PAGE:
regulation crowdfunding

Crowdfunding

Slow and Steady Does it for Regulation Crowdfunding

Locavesting Staff | January 13, 2017

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It wasn’t quite the fireworks that some had hoped for, but Regulation Crowdfunding closed the year with a respectable showing.  In 2016, 186 companies launched Reg CF campaigns, attracting $19 million in capital commitments, according to year-end data compiled by Crowdfund Capital Advisors (CCA). Investor interest and investment have increased steadily since the law went into effect last May, but the number of new deals has stalled out at around 22 new campaigns a month.

“Awareness continues to be the biggest challenge in the online finance space,” said Jason Best, a principal at CCA, in explaining the results. “If you walked down the street in most American cities and asked what equity crowdfunding was, or what the JOBS Act was, 9.5 out of ten people would not know what that is.”

“You’ve got a situation where you’ve got a new asset class, new investors, a new investment channel, new regulation and new issuers, which means we’re looking at early adopters in this space,” added Best.

He and CCA partner Sherwood Neiss, who as entrepreneurs helped usher the JOBS Act into being, expect the market to continue its slow but steady growth in the year ahead. They expect 500 to 700 new campaigns in 2017—about 50 a month—to raise up to $70 million in total.

One wildcard is the Fix Crowdfunding Act (FCA), a bill that’s been floating around the House that may make it to a Senate vote this year. If it passes, it could raise the amount companies can raise under Reg CF to $5 million, up from $1 million today. It would also address other sticking points, such as the inability to group multiple investors into a single entity, or Special Purpose Vehicle. If the FCA is passed, as many expect, it could push the amount of money raised under Reg CF this year to $120 million, according to CCA.

Overall, the first seven months of mainstream crowdfunding showed signs of progress.

2016 by the Numbers

186 campaigns (average of 4 new campaigns per week)

$19 million in investor commitments

Average amount raised per campaign: $226,000

With about 73 of the 186 campaigns still active,  79 of them, or 42%, have hit their minimum funding goals. Another 107, or 56%, have not reached their minimum. Among campaigns that have been completed, 47% have successfully reached at least their minimum funding targets.  Fifty-nine campaigns, or 32%, failed to do so. However, 18 of those were on one platform, uFunding, that gained little traction and was shut down. Not including that platform, the failure rate was 24%.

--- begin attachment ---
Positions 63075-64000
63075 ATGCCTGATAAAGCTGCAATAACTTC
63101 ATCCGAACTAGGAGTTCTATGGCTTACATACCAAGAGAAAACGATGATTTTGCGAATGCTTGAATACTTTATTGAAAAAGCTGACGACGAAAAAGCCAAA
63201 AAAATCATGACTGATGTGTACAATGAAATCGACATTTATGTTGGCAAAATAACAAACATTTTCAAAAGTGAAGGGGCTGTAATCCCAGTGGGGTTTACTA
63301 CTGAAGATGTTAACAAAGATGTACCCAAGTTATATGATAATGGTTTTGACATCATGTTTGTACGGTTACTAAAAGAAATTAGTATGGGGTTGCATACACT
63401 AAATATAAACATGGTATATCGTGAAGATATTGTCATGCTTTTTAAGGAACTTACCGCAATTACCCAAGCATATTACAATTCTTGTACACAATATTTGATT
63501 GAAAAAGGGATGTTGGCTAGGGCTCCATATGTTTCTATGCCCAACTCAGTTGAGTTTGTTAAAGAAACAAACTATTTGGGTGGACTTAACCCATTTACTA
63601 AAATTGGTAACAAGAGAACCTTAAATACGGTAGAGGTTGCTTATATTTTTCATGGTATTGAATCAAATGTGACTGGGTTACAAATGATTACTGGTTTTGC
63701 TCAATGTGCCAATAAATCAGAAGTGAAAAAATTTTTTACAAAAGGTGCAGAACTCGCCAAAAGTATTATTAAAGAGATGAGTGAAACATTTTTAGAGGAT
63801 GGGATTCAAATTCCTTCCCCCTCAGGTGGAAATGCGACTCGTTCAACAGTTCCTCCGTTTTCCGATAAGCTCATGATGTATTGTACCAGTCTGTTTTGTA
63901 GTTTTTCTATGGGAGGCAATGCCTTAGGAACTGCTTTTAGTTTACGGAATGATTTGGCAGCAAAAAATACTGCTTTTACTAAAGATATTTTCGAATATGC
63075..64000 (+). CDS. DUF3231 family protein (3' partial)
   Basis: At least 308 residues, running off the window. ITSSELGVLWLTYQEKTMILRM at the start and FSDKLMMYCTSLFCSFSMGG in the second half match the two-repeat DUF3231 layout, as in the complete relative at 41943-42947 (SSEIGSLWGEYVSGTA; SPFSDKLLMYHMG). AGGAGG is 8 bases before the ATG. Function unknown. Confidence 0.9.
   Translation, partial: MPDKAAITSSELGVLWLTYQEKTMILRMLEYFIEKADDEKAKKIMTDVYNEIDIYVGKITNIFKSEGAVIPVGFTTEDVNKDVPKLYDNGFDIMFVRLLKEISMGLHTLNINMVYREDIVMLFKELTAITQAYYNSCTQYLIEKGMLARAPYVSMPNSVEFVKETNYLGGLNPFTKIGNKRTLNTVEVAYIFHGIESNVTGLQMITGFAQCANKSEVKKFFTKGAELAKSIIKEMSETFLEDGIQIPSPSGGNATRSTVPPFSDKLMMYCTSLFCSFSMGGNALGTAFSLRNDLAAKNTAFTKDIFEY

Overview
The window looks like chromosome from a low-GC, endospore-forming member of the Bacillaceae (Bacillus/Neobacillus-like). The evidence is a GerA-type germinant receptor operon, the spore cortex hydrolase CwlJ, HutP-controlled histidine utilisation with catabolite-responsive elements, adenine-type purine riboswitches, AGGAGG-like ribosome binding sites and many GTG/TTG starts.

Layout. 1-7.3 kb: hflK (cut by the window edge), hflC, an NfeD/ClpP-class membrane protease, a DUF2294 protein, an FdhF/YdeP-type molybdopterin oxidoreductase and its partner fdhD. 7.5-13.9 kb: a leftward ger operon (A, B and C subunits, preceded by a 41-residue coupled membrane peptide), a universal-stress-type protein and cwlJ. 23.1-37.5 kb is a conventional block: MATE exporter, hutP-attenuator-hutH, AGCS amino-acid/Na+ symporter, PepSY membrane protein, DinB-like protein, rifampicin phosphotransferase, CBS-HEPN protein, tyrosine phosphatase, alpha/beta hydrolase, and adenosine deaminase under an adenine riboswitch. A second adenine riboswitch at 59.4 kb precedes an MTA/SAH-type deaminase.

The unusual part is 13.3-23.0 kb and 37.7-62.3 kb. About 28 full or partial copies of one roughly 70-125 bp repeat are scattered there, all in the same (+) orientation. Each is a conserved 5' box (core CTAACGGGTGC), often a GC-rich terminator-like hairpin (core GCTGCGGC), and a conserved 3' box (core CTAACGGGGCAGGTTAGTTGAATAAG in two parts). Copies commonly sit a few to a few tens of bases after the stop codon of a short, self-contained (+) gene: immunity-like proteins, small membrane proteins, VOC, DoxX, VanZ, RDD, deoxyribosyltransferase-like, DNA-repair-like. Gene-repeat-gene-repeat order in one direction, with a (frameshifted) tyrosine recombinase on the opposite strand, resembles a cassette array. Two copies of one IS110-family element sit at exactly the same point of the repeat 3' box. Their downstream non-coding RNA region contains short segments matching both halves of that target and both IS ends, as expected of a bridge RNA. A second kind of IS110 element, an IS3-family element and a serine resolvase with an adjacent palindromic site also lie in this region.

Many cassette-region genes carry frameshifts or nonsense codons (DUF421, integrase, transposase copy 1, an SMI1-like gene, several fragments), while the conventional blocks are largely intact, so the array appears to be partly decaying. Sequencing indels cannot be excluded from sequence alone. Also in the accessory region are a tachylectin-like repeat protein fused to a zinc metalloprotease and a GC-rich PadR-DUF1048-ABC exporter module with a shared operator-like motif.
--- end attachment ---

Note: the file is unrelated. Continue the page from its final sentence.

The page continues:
The average amount raised was $226,000, with an average valuation of $8.9 million—or $5.3 million if you take out three outlier campaigns that had valuations in the tens of millions of dollars. The more realistic $5 million average valuation is typical of Series A rounds, said Best, suggesting that Reg CF valuations are in line with the broader market.

Successfully completed campaigns raised a total of $17.9 million with an average of 331 investors per deal. The average investor commitment increased from $750 in May when Reg CF went into effect, to an average of $883 by year end. And the time to fund a campaign is dropping. The average time to reach $1 million in commitments has decreased from about 21 days in the beginning to about 10 days now.

“If we had had a hockey stick type of takeoff, we’d be having a very different conversation with regulators right now,” says Best

Food, beverage, wine and spirits led the field in the number of deals, but technology and transportation companies—everything from electric bikes, cars and even jetpacks—attracted significant amounts of investor capital.

The number of funding portals grew as well, from 15 to 21 funding portals. Most notable among the new entrants was Indiegogo, a pioneer in rewards-based crowdfunding.

More states got involved, too—entrepreneurs in 36 states launched campaigns, up from 20 states 3 months ago. The action was led by California (with 58 deals), New York (14), Texas (13), Illinois (9), Mass (8). Florida had 18 deals, but they were all on the now-defunct uFunding, the only portal to shut down. There was little activity in many Midwestern and southern states.

Best and Neiss said the data was in line with their expectations, and reflects the growth trajectory of the UK, where investment crowdfunding is more mature. “If we had had a hockey stick type of takeoff, we’d be having a very different conversation with regulators right now,” said Best, not to mention talk of scandals and overheated markets. The modest ramp-up “is allowing people to learn about how to do this in an effective way and grow this market over time,” he said. “We will see new success stories and also see the market expand into new places, and that’s how the market will grow.”

And for the businesses that have successfully completed raises, Reg CF is clearly a win. “The reality is, that’s probably $17.9 million these companies would never have seen,” said Neiss.

Related: Who’s Crowdfunding? A snapshot of Week 1 of Reg CF

As Crowdfunding Gatekeepers, Intermediaries are Held to High Standards

The New Crowdfunding Rules: What They Mean for Investors

The New Crowdfunding Rules: What They Mean for Entrepreneurs

Image credit: Ron Mader, Flickr.

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